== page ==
The Night of the 12th review: Sensational slow-burn uses true-crime to raise questions about men and women

'The Night of the 12th'

Hilary White

Hilary White reviews a true-crime thriller.

The Night of the 12th

Five stars

Selected cinemas; Cert 15A

“Police procedural” mightn’t be the most exciting sounding genre but, done right, it can grip like no other, showing us the boundary between good and evil at its most tangibly realistic.

One of the best in memory is this Gallic saga inspired by a real-life cold case. A teenage woman (Lula Cotton-Frapier) leaves her friend’s house late one night and is brutally murdered in a suburb of Grenoble. It coincides with the promotion of young, diligent detective Yohan (Bastien Bouillon) to chief investigator at the local police precinct.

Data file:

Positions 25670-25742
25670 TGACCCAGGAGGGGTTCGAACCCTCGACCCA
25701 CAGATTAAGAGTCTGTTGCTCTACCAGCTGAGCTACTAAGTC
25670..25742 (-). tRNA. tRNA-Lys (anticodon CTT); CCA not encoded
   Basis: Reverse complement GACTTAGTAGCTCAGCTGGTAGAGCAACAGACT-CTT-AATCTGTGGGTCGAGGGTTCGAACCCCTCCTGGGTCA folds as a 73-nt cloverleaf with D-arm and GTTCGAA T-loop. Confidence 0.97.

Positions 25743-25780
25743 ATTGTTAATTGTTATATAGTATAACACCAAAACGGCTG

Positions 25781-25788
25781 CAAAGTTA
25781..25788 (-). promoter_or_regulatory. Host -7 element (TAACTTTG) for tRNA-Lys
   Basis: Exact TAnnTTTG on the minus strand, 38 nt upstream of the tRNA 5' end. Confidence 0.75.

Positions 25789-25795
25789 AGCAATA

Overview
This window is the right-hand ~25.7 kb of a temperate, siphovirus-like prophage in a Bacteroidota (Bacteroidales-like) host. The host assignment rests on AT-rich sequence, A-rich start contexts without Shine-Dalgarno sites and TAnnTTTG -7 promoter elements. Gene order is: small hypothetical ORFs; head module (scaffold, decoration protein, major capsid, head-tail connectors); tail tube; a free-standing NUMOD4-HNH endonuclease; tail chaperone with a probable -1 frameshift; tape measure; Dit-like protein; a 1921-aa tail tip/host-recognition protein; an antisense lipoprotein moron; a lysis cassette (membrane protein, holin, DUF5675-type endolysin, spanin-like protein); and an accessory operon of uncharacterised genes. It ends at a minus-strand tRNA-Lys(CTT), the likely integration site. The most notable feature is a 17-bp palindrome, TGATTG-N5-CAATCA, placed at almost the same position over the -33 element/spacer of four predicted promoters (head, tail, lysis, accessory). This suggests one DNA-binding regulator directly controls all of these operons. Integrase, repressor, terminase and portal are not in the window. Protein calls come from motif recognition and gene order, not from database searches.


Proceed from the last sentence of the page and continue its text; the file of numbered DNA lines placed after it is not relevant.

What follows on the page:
He takes on the case with a jaded and more senior partner (Bouli Lanners) in tow. Central to their investigation are a string of men the victim was involved with, some of whom she kept secret from even her closest friends.

Every promising lead seems to come with an obstacle, however, and as the years roll by and the case gets deeper under Yohan’s skin, the world comes to feel like a place where “something is amiss between men and women”.

Director and co-writer Dominik Moll (Only the Animals) uses controlled pacing and the jutting Alpine backdrop to give this excellent thriller the space to burn slowly but purposefully.